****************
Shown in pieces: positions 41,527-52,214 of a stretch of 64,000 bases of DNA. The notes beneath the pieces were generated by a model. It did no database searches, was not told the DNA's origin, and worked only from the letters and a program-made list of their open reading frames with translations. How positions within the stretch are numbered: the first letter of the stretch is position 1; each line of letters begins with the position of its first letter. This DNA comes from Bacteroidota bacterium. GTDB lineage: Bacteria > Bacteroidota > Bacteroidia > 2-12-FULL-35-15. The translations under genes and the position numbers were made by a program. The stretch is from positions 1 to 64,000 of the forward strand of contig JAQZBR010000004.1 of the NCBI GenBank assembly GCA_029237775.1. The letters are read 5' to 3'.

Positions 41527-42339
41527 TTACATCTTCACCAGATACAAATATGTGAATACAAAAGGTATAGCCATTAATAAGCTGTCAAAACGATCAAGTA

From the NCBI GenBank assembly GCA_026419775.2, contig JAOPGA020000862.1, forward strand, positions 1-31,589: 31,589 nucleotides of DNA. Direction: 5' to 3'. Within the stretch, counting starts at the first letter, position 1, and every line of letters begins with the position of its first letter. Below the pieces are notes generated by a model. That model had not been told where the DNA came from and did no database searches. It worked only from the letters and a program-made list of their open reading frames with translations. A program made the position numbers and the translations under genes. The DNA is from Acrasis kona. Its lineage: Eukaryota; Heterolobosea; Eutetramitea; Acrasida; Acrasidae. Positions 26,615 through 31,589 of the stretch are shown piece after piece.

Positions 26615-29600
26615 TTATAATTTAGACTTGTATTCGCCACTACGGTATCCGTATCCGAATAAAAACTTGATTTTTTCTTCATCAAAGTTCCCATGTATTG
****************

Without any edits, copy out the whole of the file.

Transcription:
Shown in pieces: positions 41,527-52,214 of a stretch of 64,000 bases of DNA. The notes beneath the pieces were generated by a model. It did no database searches, was not told the DNA's origin, and worked only from the letters and a program-made list of their open reading frames with translations. How positions within the stretch are numbered: the first letter of the stretch is position 1; each line of letters begins with the position of its first letter. This DNA comes from Bacteroidota bacterium. GTDB lineage: Bacteria > Bacteroidota > Bacteroidia > 2-12-FULL-35-15. The translations under genes and the position numbers were made by a program. The stretch is from positions 1 to 64,000 of the forward strand of contig JAQZBR010000004.1 of the NCBI GenBank assembly GCA_029237775.1. The letters are read 5' to 3'.

Positions 41527-42339
41527 TTACATCTTCACCAGATACAAATATGTGAATACAAAAGGTATAGCCATTAATAAGCTGTCAAAACGATCAAGTA

From the NCBI GenBank assembly GCA_026419775.2, contig JAOPGA020000862.1, forward strand, positions 1-31,589: 31,589 nucleotides of DNA. Direction: 5' to 3'. Within the stretch, counting starts at the first letter, position 1, and every line of letters begins with the position of its first letter. Below the pieces are notes generated by a model. That model had not been told where the DNA came from and did no database searches. It worked only from the letters and a program-made list of their open reading frames with translations. A program made the position numbers and the translations under genes. The DNA is from Acrasis kona. Its lineage: Eukaryota; Heterolobosea; Eutetramitea; Acrasida; Acrasidae. Positions 26,615 through 31,589 of the stretch are shown piece after piece.

Positions 26615-29600
26615 TTATAATTTAGACTTGTATTCGCCACTACGGTATCCGTATCCGAATAAAAACTTGATTTTTTCTTCATCAAAGTTCCCATGTATTG